Despite the intricate convolutions and sharp dialog, the plot isn't terribly surprising or meaningful; it's a romantic comedy after all, so we know how it'll end. But the script is witty enough to keep us watching. Sorvino plays it with a charming twinkle in her eye that helps her get away with her vaguely unconvincing transformation into a man. She has real chemistry with her three romantic leads--essential for the film to work on any level! Kingsley takes the broad approach, mugging shamelessly as the thinker who dismisses love as irrelevant then falls head over heels. Shaw is wonderfully hilarious as always, combining camp desperation with endearing romanticism. And Rodan is fine as the pretty boy who must confront things he never knew about the world--romance and treachery, to name two.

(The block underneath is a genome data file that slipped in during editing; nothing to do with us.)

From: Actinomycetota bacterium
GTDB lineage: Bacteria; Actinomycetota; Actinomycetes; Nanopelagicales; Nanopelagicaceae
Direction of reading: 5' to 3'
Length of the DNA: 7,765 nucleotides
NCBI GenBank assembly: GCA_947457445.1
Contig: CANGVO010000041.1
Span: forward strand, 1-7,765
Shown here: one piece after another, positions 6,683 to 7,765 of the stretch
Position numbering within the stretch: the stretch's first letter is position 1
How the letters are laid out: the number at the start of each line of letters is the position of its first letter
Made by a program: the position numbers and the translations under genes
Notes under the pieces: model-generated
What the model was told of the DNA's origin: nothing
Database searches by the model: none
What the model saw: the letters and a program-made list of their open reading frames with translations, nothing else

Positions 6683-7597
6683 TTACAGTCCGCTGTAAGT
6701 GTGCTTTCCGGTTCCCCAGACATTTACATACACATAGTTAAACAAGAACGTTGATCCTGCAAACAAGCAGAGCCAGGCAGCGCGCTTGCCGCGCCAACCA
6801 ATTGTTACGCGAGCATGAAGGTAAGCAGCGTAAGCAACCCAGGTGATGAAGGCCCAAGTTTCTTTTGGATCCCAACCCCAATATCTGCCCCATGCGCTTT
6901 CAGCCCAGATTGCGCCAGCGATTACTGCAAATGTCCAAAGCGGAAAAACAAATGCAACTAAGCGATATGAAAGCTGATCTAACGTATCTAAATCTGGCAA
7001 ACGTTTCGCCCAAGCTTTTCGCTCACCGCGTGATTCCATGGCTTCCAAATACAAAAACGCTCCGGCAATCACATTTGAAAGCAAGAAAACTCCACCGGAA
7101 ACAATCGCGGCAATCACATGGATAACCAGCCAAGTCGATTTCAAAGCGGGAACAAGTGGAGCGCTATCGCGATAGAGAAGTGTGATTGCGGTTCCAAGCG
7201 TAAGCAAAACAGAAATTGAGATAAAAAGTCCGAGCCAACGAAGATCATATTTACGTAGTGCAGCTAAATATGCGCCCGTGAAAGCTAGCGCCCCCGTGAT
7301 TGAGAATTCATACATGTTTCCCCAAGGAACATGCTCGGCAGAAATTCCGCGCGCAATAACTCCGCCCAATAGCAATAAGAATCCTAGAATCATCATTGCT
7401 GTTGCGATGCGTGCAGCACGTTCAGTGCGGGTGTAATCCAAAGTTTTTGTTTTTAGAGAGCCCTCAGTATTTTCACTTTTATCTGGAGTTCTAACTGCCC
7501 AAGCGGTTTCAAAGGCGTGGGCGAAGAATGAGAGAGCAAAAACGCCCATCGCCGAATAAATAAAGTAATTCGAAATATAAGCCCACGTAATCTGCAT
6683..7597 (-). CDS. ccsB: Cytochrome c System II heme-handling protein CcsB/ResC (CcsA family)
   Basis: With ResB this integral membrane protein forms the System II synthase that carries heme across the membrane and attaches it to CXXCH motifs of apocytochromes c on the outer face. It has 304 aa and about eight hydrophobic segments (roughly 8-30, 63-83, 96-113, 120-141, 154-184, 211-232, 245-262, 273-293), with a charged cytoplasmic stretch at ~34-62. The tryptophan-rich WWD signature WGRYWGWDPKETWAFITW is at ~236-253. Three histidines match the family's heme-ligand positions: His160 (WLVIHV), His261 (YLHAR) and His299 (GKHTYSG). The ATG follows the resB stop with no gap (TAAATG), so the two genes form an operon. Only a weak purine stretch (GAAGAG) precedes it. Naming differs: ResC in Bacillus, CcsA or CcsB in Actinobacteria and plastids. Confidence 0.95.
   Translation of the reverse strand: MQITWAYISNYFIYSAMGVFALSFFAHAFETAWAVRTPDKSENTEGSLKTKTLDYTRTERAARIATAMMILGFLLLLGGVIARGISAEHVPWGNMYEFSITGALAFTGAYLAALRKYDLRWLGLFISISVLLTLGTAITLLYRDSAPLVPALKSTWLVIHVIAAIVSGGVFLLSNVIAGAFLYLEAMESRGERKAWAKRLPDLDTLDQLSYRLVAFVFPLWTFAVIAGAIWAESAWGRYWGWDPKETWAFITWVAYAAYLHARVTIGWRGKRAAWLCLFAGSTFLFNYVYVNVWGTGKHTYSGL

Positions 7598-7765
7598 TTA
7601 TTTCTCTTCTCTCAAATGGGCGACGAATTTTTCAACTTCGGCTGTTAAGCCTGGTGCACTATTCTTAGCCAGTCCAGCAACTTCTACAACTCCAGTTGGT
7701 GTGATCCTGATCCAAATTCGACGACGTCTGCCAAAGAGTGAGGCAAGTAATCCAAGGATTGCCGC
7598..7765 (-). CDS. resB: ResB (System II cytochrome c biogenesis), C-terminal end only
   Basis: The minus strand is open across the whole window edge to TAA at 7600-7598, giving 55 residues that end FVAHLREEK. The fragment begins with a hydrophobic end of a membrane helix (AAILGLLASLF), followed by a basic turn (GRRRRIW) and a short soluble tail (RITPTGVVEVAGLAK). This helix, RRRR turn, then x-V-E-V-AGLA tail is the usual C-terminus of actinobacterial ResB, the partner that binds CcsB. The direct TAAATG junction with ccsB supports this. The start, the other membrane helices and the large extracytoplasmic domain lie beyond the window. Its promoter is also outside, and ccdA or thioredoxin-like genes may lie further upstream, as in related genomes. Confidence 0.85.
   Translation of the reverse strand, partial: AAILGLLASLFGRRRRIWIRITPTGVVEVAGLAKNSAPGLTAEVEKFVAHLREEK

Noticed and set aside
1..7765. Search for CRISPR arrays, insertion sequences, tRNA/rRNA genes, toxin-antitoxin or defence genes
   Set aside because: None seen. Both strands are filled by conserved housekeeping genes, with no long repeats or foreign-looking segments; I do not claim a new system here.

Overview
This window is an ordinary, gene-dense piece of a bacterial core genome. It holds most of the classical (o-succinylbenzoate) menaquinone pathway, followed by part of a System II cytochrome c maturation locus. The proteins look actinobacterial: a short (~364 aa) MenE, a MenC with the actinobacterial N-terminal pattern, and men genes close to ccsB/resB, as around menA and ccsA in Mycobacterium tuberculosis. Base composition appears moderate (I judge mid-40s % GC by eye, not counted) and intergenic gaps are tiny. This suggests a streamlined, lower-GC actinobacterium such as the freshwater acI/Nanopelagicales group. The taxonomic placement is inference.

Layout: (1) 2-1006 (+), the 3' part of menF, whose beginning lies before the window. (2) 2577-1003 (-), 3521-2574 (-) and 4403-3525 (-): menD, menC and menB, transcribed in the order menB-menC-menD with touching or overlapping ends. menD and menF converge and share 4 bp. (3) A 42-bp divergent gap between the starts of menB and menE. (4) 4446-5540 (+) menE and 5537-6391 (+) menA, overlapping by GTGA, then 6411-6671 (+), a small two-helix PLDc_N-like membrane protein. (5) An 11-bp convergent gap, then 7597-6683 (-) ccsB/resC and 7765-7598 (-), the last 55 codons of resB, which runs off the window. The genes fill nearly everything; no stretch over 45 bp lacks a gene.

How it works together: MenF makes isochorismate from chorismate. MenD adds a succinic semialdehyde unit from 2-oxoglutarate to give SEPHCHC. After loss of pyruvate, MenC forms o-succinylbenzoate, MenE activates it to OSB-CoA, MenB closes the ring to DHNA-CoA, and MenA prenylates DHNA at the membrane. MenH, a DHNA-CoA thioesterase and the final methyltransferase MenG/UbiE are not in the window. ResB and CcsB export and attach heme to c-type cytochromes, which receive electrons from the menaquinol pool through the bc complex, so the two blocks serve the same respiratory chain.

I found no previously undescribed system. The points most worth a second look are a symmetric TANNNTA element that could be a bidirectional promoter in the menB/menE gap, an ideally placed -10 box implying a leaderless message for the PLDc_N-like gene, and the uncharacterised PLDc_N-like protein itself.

Peploe (aka Mrs Bertolucci) directs the film in a relaxed style that actually makes the period setting and costumes feel incidental (no mean feat!), while focussing on the characters. With its limited cast and singular setting, it feels like a play, and Peploe draws on that idea intriguingly. Unfortunately, once the premise is established, the script goes through several cycles that feel repetitive--we've got it, can we move on? There's also very little subtext, besides a couple of weak nods at the Age of Enlightenment. As a result, the film drags badly in the second half, despite the increasing complications of the plot and the expanding charm of the cast. [PG adult themes and situations] 12.Jul.04
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2004 by Rich Cline, Shadows on the Wall